How to Control Rats Around Chickens

As the saying goes “If you have chickens then you have rats”. Rats are normally found around your chickens as the coop and surrounding areas offers the perfect place for rats to live. Chicken coops provide rats with food, water, and shelter twenty-four hours a day, and it can be extremely hard not to encourage them by accident. Below is a list of methods that should discourage your unwelcome guests.

Food & Water

The number one reason for rats being present around chickens is food. The chicken’s food is normally left out in a large feeder all day and all night, so the chickens can feed when they want. This is great for the chickens, but also great for the rats – a free supply of food that never ends and never moves. Rats haven’t populated the world by being stupid, so why would they not build their home around this all you can eat restaurant? There’re many ways of stopping the rats getting their fill, but here are just a few:

Hand Feeding

Hand feeding isn’t ideal for everyone as it’s more time consuming, but it’s the quickest way to remove food from the rats. Hand feeding means you can put down the right amount of food for your chickens so there’s none left for the rats at night. No food equals no rats.

There are many different types of chicken feeders on the market, but the best one that is truly rat proof is the treadle feeder. It operates by the chicken stepping on a plate that then lifts a lid covering the food. Once the chicken gets off of the plate the lid closes and the food is covered again. The weight that is needed to open the feeder is much greater than a rat, so there’s no chance it would be able to open the lid. Treadle feeders are more expensive, but they are well worth the investment. 

Removing the food & water from your chickens at night is not a cure, but it can help to make rats feel uncomfortable as they have to come out in the day. This in turn, should make them move on. However, it won’t take the rats long to start coming out in the day if they are bold enough. 

The main reason you have rats may not be down to the chicken food that is in the feeder. It could be down to where your food is kept. Often bags of food is left on the floor in the shed with no protection. Metal bins are the only secure method of storing food as plastic bins be be easily chewed through and rendered useless. Metal bins can be expensive but they will last a lifetime.  

Keeping Things Tidy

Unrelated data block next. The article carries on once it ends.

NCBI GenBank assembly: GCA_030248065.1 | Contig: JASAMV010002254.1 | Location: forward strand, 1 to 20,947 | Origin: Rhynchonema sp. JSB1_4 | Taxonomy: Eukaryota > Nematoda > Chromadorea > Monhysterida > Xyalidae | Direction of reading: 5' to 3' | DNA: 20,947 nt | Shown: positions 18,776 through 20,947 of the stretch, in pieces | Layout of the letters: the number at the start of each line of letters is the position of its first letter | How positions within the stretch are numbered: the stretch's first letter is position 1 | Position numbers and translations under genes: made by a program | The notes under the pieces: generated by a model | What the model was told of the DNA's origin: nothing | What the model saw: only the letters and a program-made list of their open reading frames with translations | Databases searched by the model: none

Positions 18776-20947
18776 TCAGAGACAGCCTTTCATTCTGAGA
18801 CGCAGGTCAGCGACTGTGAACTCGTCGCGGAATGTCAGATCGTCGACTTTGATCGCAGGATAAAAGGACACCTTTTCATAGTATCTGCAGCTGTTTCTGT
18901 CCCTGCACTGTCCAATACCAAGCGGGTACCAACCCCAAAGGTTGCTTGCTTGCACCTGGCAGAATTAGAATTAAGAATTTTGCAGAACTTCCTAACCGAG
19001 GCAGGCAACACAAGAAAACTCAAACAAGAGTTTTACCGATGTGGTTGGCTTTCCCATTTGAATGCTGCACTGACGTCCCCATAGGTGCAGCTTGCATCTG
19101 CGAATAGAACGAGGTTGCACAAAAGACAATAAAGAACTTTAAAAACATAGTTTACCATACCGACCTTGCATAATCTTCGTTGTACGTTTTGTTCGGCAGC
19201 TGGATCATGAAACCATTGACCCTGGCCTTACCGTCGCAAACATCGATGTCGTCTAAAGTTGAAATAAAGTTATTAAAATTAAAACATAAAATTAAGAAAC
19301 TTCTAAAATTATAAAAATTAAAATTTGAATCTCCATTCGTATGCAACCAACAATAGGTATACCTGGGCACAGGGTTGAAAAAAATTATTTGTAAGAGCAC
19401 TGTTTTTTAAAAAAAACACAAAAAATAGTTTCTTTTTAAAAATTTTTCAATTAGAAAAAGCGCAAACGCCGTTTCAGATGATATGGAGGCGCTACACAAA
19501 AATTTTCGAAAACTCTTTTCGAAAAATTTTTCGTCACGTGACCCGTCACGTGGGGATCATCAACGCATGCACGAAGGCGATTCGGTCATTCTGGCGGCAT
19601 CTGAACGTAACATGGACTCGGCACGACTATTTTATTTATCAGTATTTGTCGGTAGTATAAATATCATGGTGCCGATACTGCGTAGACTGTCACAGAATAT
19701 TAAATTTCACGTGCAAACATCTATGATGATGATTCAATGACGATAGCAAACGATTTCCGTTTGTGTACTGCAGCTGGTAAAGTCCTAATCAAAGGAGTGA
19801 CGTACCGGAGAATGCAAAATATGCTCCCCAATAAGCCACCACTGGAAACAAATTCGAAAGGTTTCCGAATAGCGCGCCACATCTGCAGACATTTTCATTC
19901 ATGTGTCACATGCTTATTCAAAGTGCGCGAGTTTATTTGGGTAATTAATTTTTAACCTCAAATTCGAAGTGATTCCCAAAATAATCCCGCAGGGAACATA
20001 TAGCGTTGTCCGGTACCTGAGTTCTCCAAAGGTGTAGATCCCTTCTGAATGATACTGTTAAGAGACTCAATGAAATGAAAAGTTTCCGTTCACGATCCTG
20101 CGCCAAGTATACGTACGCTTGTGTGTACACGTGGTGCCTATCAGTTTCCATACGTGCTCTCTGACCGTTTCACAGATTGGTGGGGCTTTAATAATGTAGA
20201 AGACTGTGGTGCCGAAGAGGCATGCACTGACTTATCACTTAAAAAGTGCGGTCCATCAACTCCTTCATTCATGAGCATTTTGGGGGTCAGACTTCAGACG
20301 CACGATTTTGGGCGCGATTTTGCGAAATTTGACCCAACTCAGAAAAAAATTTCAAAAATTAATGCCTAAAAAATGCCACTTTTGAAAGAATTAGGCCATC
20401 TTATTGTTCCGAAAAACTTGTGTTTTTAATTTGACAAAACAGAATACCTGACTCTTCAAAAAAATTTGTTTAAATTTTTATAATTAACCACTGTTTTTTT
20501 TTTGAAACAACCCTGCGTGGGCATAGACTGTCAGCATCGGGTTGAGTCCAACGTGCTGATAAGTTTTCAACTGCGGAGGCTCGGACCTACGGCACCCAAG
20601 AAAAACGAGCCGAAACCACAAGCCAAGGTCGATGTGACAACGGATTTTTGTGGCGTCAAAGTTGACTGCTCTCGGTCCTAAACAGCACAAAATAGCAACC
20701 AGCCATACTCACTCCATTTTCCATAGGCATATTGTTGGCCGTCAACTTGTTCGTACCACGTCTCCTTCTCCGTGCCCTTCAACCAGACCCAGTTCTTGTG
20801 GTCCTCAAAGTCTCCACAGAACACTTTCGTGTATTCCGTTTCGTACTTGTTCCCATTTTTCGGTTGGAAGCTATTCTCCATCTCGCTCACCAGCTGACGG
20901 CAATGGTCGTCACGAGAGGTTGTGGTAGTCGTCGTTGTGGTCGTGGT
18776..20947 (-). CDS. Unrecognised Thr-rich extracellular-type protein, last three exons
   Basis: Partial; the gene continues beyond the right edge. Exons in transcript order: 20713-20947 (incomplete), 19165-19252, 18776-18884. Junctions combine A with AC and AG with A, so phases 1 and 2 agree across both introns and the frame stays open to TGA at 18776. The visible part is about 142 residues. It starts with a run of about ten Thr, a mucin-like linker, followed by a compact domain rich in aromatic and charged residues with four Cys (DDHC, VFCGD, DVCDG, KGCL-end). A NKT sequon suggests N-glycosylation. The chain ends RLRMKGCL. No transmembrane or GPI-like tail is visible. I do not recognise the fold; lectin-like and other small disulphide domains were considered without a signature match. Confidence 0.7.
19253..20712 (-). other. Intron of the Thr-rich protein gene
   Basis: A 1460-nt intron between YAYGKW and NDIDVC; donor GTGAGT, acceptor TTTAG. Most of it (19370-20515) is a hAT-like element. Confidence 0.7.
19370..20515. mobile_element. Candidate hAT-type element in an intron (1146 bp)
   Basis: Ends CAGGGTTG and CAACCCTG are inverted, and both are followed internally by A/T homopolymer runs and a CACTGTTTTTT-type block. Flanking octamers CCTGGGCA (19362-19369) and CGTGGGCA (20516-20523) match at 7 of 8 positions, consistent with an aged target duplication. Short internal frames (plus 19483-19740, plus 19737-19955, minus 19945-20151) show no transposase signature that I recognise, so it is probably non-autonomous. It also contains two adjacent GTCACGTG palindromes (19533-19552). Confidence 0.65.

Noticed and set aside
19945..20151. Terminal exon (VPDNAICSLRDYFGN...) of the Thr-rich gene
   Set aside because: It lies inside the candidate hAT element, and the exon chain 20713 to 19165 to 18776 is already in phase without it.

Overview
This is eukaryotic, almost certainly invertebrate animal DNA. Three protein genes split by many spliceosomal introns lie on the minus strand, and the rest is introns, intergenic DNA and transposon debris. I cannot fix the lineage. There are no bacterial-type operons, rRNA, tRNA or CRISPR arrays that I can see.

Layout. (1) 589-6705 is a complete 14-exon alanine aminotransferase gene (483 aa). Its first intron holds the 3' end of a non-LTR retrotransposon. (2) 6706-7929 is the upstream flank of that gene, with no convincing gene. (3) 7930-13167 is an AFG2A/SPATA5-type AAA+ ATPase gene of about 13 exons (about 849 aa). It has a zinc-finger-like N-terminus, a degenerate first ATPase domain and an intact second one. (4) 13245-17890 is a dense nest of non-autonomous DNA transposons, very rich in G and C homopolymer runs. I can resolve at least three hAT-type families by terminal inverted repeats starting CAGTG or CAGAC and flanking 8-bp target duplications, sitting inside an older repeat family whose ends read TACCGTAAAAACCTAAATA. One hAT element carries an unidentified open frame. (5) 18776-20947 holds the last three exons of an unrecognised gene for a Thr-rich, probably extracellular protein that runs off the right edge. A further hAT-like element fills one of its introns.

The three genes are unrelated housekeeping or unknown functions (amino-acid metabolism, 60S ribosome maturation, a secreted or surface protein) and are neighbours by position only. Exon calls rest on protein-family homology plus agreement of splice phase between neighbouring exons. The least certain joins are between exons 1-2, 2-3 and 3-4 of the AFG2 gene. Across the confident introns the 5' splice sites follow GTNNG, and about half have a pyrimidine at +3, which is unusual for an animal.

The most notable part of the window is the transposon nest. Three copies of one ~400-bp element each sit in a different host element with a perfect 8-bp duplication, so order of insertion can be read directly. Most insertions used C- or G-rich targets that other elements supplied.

Rats are extremely nimble animals that can find shelter in the smallest of places. However, we often give them plenty of hiding spaces due to not keeping things tidy. Rats enjoy areas where they have multiple hiding places that get left unchanged and undisturbed. This can be thick vegetation, log piles or just general clutter in the corner of the garden. This corner is normally the same place where the chicken coop is kept, and provides the perfect situation for rats to live and breed with everything they could ask for. Here are a few tips to keep the rats away.


Make sure all long grass or dense vegetation is trimmed back. This takes away any hiding places for rats and stops them being able to travel without being seen. It not only lets you see if you have rats, but it also makes the rats feel uncomfortable as they try to avoid being in open space. 

Removing any general rubbish or clutter from around your garden and coop removes any homes for rats. Keeping everything tidy not only stops rats, but it also makes you garden nicer to look at.  

Where possible make sure your coop is off of the ground. This has two main benefits. It stops rats from being able to dig tunnels under your coop and set up home; which is where a lot of rats will choose to live. It also keeps your chickens off the ground in the colder months and keeps them that little bit warmer. Also, make sure your coop doesn’t have any easy access points when the coop is closed for the night. 

rat under the shed

Keeping Your Chickens Clean

Keeping your coop clean will discourage rats from coming to investigate your chickens. Rats have a great sense of small and will be able to smell a dirty hen house from a long way away. Regular cleaning of your coop will stop the build up of bad smells and should prevent any rodents from paying you a visit. 

Little & Often

Regularly clean your chicken coop out. Little and often is perfect as it doesn’t create a build up of smell or bacteria. Scooping out any mess regularly and replacing with clean bedding is ideal. This not only keeps the rats away, but it also keeps your chickens healthier. 

Make sure you clean up any uneaten food. Leaving food on the ground to rot only feeds the rats. Removing any veg leftovers before dark will stop the rats being able to get a feed. You can always put the food back down in the morning when the chicken are able to eat it. Using a tray is a great way to keep all your leftovers in one place. 

If you’re able to, regularly move your feeder, drinker and coop. Rats don’t like change, and changing their environment is another little thing you can do to discourage them from sticking around. 

Final Word

Managing rats around chickens can be a tricky task. However, keeping up with regular cleaning, managing food & water, and keeping the general area tidy all help to discourage rats from sticking around. 

If you’re new to keeping chickens and looking to set up a coop, then try to make a your coop as unattractive as possible to rats. Although you may have never seen a rat in your area, you will soon see them once chickens arrive if you aren’t prepared. 

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